Mayo County Council has launched a major campaign to sniff out unlicensed dogs in the county.
The dog warden is on patrol in towns, villages, and townlands in every corner of Mayo in the coming weeks and will be issuing hefty on-the-spot fines to dog owners who do not have a licence for their canines.
Jacqueline Brady, staff officer with the veterinary department in Mayo County Council, said the campaign was launched in a bid to encourage more people to meet their legal obligations when it comes to dog ownership.
Mayo County Council is devoting considerable resources to the campaign, which will run until September.
“If you have a dog, you have to have a licence,” advised Ms Brady. “It is very hard to estimate how many dogs there are in the county, and how many are unlicensed, so we want to raise awareness on this issue by really getting the message out there that if you don’t have a licence, the dog warden is going out into the different areas in the county and you will be fined.”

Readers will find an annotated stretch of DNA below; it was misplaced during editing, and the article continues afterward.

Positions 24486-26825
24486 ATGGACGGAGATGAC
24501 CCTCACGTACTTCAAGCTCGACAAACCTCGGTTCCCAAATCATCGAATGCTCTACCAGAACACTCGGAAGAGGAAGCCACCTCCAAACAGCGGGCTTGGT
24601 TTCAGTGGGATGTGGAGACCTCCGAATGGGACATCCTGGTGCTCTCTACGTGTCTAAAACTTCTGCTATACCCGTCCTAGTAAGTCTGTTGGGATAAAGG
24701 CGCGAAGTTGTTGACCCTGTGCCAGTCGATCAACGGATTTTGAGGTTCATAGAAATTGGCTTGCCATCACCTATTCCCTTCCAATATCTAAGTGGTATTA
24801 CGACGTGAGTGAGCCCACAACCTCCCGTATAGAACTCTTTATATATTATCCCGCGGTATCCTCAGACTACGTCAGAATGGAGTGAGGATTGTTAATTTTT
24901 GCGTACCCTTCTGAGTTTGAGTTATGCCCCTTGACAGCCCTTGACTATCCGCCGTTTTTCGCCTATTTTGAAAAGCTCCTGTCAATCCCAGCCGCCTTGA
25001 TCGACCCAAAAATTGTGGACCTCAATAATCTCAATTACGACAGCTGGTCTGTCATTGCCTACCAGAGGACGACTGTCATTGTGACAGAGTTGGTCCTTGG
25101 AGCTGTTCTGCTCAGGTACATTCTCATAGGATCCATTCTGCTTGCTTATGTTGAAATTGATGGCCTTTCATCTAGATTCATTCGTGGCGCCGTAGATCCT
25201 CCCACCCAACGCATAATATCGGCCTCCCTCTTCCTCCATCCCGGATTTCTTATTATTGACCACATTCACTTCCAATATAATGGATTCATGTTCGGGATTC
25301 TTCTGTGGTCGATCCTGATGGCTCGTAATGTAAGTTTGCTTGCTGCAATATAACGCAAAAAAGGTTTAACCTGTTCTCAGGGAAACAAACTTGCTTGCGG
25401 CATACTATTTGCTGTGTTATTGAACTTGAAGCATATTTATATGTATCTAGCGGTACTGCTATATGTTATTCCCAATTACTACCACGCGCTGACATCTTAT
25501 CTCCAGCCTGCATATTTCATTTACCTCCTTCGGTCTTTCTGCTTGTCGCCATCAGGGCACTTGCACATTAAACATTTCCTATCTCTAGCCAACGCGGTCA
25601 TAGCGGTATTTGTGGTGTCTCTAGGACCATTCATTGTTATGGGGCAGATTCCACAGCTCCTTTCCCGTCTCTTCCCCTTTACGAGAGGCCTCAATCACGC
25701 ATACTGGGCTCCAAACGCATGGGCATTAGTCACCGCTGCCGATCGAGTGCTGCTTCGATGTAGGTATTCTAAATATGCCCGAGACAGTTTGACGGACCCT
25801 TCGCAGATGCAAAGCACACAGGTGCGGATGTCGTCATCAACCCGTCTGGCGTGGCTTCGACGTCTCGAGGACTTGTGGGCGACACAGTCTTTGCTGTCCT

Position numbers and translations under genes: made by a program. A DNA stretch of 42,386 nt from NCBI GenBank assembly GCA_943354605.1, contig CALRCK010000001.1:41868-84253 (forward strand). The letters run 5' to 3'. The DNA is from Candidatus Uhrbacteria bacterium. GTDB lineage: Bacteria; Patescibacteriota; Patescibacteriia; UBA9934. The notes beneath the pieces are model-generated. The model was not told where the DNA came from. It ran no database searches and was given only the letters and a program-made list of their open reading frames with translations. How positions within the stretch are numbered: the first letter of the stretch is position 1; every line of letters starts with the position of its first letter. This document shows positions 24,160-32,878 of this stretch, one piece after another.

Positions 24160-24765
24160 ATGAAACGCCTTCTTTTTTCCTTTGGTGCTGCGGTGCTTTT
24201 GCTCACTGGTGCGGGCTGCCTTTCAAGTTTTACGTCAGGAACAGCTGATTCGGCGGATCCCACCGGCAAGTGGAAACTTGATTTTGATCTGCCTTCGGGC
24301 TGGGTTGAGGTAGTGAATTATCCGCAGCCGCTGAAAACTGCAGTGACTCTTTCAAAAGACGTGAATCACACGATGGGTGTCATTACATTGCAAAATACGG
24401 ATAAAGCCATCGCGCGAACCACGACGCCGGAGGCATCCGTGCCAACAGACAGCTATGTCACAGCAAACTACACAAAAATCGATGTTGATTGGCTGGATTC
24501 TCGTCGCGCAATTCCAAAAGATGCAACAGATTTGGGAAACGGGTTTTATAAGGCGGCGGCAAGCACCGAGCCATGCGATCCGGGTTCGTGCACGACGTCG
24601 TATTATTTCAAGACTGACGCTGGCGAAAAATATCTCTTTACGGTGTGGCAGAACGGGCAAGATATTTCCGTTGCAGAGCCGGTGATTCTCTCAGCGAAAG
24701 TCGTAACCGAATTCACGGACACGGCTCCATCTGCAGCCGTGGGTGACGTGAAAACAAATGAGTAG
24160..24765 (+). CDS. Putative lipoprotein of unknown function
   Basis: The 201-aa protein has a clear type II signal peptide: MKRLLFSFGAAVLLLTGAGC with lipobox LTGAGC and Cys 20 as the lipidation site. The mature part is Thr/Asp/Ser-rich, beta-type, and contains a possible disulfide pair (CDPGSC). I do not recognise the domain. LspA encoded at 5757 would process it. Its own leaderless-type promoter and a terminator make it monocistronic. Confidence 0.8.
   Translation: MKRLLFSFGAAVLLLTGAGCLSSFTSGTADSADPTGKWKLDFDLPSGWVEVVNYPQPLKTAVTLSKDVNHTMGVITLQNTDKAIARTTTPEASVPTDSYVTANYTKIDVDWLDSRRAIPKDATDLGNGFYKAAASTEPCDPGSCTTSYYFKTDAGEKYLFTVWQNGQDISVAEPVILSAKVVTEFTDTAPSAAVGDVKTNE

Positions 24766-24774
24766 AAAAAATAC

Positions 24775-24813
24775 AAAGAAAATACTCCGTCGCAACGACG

A dog licence will set an owner back €20 annually. However, if the warden comes across an unlicensed dog, the owner will have to pay out considerably more than that.
An on-the-spot fine costs €100 and dog owners could possibly face court action if the fine is not paid promptly.
Last week, in Castlebar District Court, Judge Mary Devins fined a Castlebar man €100 and ordered him to pay legal costs of an additional €150, because he did not have a licence for his husky dog which was found roaming in a local housing estate.
Ms Brady said licensing dogs could also provide some extra security for owners if a dog strayed or was stolen.
“There is now an option to include a microchip number on a dog licence so if we come across a dog, it can be reconciled with its owner very quickly.”
All dogs aged more than four months must be licensed and licences are available from Mayo County Council, online at mayococo.ie, or from local post offices, added Ms Brady.